The commemorative lectures by the winners held at the United Nations University (Shibuya Ward, Tokyo) on November 17 (Thursday).
|2016 (25th) Blue Planet Prize Winners|
Mr. Pavan Sukhdev ( India )
Born March 30, 1960
UNEP Goodwill Ambassador
Founding Trustee of Green Indian States Trust (GIST)
Founder & CEO of GIST Advisory Associate Fellow of Davenport College, Yale University
Mr. Sukhdev is a pioneer in developing economic rationale and practical metrics for transition towards an inclusive green economy. He has drawn attention to the critical role of the Corporation in this transition. His work has shown how to mainstream the values of ecosystem services into improved public policies and business practises. By developing sustainability metrics for the corporate, provincial and national levels, he has driven momentum and capacity building to hasten the evolution to an inclusive green economy.
Prof. Markus Borner ( Switzerland )
Born April 23, 1945
Former Director of Frankfurt Zoological Society Africa Program
Honorary Professor of University of Glasgow
Adjunct Professor of The Nelson Mandela African Institution of Science and Technology, Tanzania
Prof. Borner has been at the forefront of conservation and management initiatives to protect endangered wildlife and protected-area ecosystems in Africa over the past 40 years. He was among the first to recognize that the conservation of individual species requires comprehensive conservation of entire ecosystems and the contributions and commitment of the Tanzania people to the conservation of their ecosystems. A guiding principle has been that wilderness, biodiversity and beauty are essential for the survival and health of our planet.
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|Remarks from the Award Recipients upon Notification of their Selection|
Humanity's engagement with Nature is the most significant feature of our lives and in need of urgent repair. And yet, we mostly avoid addressing it. The institution that is the Blue Planet Prize signals that sad fact annually and brings environmental problems, both in the large and in the small, to the world's attention. It is understandable that global environmental problems attract public interest, but the "large" is made of the myriad of "smalls". Ultimately, if Humanity is to make peace with Nature, the move will have to come from each one of us. Understanding the way we at the individual level tread nature as we go about our lives is the necessary first step to any resolution of the problems we face. In my own work I have tried over the years to understand the ways in which poverty and wealth at the household level leave their distinctive marks on Nature. So, it is both a great honour and an enormous pleasure for me that the perspective I have tried to introduce into our collective thinking has been recognized by the award of the Prize.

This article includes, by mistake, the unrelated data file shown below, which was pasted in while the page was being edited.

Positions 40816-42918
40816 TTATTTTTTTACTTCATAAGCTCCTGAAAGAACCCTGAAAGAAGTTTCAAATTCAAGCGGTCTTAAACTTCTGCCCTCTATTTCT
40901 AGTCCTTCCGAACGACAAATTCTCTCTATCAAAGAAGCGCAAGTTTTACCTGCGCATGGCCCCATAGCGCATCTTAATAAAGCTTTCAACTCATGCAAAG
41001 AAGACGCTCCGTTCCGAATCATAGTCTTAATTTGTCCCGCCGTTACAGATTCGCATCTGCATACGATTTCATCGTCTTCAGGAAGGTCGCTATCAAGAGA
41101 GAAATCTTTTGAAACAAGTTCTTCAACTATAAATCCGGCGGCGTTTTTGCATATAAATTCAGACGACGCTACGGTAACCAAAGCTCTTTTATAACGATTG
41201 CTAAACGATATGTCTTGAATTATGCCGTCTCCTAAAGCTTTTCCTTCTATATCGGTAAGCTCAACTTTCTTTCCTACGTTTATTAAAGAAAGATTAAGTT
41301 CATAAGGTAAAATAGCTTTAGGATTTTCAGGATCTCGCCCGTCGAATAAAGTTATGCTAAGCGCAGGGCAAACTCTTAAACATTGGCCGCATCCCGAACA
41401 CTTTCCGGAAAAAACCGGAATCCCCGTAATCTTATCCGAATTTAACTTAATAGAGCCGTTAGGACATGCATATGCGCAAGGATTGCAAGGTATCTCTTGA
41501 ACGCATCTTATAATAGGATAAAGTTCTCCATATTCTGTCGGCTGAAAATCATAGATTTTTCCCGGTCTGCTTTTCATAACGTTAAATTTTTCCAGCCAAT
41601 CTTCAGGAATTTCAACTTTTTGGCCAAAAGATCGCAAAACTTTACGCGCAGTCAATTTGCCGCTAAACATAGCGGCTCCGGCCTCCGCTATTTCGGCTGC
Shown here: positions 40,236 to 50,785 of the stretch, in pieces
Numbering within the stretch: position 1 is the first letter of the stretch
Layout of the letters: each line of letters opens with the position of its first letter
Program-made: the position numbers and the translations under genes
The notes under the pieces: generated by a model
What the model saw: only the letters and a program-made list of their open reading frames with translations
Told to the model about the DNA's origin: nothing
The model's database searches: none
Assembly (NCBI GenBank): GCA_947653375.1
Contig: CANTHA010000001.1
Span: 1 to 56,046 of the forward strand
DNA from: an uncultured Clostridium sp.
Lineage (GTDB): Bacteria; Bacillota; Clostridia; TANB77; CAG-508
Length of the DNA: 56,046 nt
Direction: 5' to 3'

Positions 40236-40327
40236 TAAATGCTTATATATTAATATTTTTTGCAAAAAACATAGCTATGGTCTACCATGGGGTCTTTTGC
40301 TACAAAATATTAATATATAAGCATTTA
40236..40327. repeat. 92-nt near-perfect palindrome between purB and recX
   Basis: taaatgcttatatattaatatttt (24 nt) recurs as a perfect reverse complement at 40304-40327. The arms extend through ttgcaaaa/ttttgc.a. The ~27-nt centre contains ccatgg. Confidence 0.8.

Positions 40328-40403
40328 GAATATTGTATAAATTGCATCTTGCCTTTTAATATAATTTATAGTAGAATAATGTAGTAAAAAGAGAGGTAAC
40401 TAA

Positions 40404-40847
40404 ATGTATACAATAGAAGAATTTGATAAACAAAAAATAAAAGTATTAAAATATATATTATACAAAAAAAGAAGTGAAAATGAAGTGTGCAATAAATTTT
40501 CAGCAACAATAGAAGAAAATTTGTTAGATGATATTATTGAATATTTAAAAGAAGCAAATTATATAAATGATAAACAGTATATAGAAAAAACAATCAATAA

I am deeply humbled to receive this years Blue Planet Prize. It is a great honour to have been considered worthy of this prestigious award and to be standing in the company with the illustrious recipients who have received this prize from the Asahi Glass Foundation over the last 25 years. Throughout my career, I have been very fortunate and privileged to have been able to do something that has had great meaning for me, and that has contributed towards the conservation of the iconic Serengeti National Park and other important conservation areas in Africa. Mine is only a small contribution, and credit is due to the people of Tanzania who have declared 25% of their land area for conservation and - as one of the poorest countries in the world - continue to do their best to preserve their natural heritage. Wilderness, biodiversity and beauty are important for each of us and essential for the survival and health of our blue planet. Many thanks to the Asahi Glass Foundation for helping us find ways into the future, a future where there will be room for elephants and rhinos and where lions can still roar in the morning light.